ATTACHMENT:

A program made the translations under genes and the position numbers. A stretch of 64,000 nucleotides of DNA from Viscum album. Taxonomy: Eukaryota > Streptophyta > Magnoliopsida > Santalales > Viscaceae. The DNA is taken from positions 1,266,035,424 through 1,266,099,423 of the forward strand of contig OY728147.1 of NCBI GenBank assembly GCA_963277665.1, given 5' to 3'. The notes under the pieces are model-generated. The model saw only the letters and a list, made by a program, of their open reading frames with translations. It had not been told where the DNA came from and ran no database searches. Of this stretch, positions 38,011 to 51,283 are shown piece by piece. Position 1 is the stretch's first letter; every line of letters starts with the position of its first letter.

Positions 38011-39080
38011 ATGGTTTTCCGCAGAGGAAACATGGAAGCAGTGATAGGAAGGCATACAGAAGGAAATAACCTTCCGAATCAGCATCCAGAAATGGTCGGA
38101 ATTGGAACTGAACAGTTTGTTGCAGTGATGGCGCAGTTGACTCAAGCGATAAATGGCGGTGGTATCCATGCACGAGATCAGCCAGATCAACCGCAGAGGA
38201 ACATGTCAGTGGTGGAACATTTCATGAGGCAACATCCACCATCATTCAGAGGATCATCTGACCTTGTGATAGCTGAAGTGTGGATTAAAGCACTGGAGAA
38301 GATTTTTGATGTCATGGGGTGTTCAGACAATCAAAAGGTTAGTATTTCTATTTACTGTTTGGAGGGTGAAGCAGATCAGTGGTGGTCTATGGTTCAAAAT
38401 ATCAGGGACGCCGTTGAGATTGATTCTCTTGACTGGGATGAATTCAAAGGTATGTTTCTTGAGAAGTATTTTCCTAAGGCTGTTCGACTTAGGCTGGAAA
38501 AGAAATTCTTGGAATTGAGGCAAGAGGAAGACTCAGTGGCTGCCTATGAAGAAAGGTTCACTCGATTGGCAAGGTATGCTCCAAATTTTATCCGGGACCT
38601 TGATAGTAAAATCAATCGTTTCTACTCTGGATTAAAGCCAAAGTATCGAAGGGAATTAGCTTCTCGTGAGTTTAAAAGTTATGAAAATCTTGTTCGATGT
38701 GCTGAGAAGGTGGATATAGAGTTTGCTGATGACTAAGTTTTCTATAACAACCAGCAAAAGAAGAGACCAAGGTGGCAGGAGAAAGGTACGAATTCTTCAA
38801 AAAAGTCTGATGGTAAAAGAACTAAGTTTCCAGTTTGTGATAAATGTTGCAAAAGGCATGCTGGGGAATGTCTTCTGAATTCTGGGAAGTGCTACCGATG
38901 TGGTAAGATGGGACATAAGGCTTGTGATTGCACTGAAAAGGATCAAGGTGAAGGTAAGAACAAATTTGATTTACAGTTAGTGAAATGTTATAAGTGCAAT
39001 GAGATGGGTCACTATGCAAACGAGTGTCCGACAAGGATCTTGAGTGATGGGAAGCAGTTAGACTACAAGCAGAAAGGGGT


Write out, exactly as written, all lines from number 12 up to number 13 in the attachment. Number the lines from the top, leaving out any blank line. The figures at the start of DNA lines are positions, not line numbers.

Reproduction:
38901 TGGTAAGATGGGACATAAGGCTTGTGATTGCACTGAAAAGGATCAAGGTGAAGGTAAGAACAAATTTGATTTACAGTTAGTGAAATGTTATAAGTGCAAT
39001 GAGATGGGTCACTATGCAAACGAGTGTCCGACAAGGATCTTGAGTGATGGGAAGCAGTTAGACTACAAGCAGAAAGGGGT